The Russian Ministry of Finance recently published Letter No. 03¬08¬05/25712, which clarifies the offset of foreign taxes paid by Russian resident companies. The Letter is summarized as follows.
According to Article 311 of the Tax Code, the amount of tax paid/withheld in accordance with the laws of a foreign country may be offset against Russian tax due, with the offset limited to the amount of Russian tax that would have been payable on such income. In order to claim the offset, the taxpayer must provide a certificate issued by the tax authority of the foreign state that tax was in fact paid/withheld.
When the conditions are met, the foreign tax paid/withheld may be offset against the Russian tax payable in the year the foreign-source income, including associated costs, is included in the tax base for Russian tax purposes or in the following three periods. If a tax year results in a loss, no offset may be claimed.
On 19 June 2015, the Dutch government sent a letter to parliament outlining their plans for tax reform. The main areas of reform include:
- Introducing measures to even out the tax treatment of debt and equity;
- Reducing the corporate tax rate;
- Reducing the tax rates for the second and third individual income tax brackets and increasing the income threshold for the top 52% bracket; and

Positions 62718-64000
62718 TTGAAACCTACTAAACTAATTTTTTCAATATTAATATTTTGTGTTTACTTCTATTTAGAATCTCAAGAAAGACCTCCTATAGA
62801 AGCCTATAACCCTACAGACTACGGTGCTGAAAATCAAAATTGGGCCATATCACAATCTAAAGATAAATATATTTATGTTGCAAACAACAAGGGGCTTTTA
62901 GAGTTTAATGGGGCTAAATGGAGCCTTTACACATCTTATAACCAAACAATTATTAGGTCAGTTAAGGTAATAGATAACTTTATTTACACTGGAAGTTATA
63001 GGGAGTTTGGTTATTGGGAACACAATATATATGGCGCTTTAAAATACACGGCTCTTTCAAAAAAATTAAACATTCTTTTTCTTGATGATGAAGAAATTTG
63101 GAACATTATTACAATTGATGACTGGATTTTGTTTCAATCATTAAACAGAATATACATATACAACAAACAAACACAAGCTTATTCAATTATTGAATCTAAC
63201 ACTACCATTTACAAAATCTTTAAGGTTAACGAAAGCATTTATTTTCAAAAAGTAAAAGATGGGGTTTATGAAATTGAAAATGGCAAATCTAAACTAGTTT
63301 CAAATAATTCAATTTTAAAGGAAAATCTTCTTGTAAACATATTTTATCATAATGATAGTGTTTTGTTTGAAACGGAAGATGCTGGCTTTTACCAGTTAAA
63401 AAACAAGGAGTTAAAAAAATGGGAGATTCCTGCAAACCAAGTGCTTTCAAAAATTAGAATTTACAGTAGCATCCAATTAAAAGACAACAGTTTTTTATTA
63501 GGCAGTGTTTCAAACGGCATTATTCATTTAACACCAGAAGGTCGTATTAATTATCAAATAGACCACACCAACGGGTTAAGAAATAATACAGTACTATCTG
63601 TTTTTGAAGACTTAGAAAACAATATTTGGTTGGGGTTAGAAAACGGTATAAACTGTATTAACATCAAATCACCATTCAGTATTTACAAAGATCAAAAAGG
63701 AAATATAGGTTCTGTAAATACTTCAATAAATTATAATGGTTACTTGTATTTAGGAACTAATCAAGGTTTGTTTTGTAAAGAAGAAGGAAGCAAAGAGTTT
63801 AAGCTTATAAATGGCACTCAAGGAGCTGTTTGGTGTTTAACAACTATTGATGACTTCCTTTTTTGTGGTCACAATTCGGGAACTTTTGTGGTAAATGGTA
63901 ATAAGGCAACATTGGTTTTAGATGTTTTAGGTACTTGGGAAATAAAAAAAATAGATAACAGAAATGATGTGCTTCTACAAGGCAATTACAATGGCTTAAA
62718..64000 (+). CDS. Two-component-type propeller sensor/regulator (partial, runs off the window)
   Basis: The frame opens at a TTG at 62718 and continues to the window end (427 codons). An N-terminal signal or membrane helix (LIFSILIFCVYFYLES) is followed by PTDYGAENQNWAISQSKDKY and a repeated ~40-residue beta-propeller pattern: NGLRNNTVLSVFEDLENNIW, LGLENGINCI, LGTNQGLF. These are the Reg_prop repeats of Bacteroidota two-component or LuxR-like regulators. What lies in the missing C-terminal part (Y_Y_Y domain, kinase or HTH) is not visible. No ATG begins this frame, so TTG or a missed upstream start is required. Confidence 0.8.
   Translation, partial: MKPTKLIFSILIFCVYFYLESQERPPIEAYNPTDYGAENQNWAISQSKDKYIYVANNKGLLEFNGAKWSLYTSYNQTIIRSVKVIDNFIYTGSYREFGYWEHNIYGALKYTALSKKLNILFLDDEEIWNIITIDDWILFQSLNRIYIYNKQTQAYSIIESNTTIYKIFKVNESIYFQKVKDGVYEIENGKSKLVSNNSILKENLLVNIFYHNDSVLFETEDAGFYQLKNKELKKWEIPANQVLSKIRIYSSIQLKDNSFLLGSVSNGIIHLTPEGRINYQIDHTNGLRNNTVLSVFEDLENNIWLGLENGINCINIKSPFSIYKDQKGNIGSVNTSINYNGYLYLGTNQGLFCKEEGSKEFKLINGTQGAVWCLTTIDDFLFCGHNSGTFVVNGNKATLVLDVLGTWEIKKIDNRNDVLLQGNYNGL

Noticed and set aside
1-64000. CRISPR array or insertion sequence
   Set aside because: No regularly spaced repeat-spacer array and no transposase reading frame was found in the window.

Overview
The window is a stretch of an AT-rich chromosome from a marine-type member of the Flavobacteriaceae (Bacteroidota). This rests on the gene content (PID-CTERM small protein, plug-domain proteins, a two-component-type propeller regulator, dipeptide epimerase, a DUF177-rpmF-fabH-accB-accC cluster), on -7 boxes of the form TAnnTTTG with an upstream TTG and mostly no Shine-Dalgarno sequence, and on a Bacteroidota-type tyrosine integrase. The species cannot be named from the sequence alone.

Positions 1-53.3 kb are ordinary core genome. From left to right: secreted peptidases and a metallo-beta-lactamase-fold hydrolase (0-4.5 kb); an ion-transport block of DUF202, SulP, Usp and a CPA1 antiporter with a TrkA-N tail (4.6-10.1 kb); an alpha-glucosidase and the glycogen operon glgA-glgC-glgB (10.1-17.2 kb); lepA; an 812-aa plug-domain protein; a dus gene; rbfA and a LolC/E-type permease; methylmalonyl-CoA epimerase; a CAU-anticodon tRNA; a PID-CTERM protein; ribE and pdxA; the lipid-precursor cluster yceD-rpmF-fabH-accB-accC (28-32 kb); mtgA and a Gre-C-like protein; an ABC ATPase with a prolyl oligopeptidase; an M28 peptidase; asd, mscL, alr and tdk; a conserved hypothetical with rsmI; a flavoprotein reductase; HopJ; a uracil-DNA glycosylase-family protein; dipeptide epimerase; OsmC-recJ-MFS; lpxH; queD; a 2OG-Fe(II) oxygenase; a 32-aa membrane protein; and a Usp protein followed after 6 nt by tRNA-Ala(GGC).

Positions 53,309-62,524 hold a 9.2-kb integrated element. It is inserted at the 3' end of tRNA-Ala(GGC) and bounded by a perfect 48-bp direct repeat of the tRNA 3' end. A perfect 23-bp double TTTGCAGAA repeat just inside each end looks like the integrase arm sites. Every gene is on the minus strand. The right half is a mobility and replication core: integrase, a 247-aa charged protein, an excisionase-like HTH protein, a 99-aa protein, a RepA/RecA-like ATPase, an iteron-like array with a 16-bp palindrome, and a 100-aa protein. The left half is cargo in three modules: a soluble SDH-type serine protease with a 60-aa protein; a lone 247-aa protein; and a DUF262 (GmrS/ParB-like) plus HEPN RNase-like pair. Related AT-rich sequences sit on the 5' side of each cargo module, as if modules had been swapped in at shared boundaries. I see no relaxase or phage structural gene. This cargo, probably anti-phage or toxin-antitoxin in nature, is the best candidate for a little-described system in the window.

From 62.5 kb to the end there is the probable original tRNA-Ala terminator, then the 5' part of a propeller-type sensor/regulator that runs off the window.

- Supporting international tax measures to counter avoidance, including those resulting from the OECD BEPS Project.
Additional details will be published as the tax reform plans are developed.
U.S. House Subcommittee Hearing Held on Repatriation of Foreign Earnings as a Source of Funding for the Highway Trust Fund
On 24 June 2015, a public hearing before the Subcommittee on Select Revenue Measures of the House Committee on Ways and Means was held to discuss the repatriation of foreign earnings in order to fund the Highway Trust Fund. During the hearing, a report on the matter issued by the Joint Committee on Taxation was discussed.
The report covers:
- Present law and background;
- A description of proposals for tax on historic foreign earnings, including Chairman Camp’s Tax Reform Act of 2014 and the Administration’s fiscal year 2016 revenue proposals; and
- An economic analysis and design of a mandatory one-time tax on historic foreign earnings.